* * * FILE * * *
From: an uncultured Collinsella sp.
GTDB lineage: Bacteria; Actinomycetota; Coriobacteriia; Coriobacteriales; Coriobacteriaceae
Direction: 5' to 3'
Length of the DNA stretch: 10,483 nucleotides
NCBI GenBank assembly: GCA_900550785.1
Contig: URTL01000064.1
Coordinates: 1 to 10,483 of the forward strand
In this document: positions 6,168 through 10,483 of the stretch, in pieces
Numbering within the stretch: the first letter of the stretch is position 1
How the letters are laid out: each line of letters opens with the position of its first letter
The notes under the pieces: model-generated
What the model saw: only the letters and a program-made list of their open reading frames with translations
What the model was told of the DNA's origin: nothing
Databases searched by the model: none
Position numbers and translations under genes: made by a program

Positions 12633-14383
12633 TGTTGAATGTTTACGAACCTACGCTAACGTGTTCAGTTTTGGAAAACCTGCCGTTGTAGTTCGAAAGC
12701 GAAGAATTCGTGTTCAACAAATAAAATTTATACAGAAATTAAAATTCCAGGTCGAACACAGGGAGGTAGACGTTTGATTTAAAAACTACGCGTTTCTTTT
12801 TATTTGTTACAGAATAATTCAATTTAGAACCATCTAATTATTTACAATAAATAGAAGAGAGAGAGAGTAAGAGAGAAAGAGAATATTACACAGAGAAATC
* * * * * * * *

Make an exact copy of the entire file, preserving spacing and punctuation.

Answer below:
From: an uncultured Collinsella sp.
GTDB lineage: Bacteria; Actinomycetota; Coriobacteriia; Coriobacteriales; Coriobacteriaceae
Direction: 5' to 3'
Length of the DNA stretch: 10,483 nucleotides
NCBI GenBank assembly: GCA_900550785.1
Contig: URTL01000064.1
Coordinates: 1 to 10,483 of the forward strand
In this document: positions 6,168 through 10,483 of the stretch, in pieces
Numbering within the stretch: the first letter of the stretch is position 1
How the letters are laid out: each line of letters opens with the position of its first letter
The notes under the pieces: model-generated
What the model saw: only the letters and a program-made list of their open reading frames with translations
What the model was told of the DNA's origin: nothing
Databases searched by the model: none
Position numbers and translations under genes: made by a program

Positions 12633-14383
12633 TGTTGAATGTTTACGAACCTACGCTAACGTGTTCAGTTTTGGAAAACCTGCCGTTGTAGTTCGAAAGC
12701 GAAGAATTCGTGTTCAACAAATAAAATTTATACAGAAATTAAAATTCCAGGTCGAACACAGGGAGGTAGACGTTTGATTTAAAAACTACGCGTTTCTTTT
12801 TATTTGTTACAGAATAATTCAATTTAGAACCATCTAATTATTTACAATAAATAGAAGAGAGAGAGAGTAAGAGAGAAAGAGAATATTACACAGAGAAATC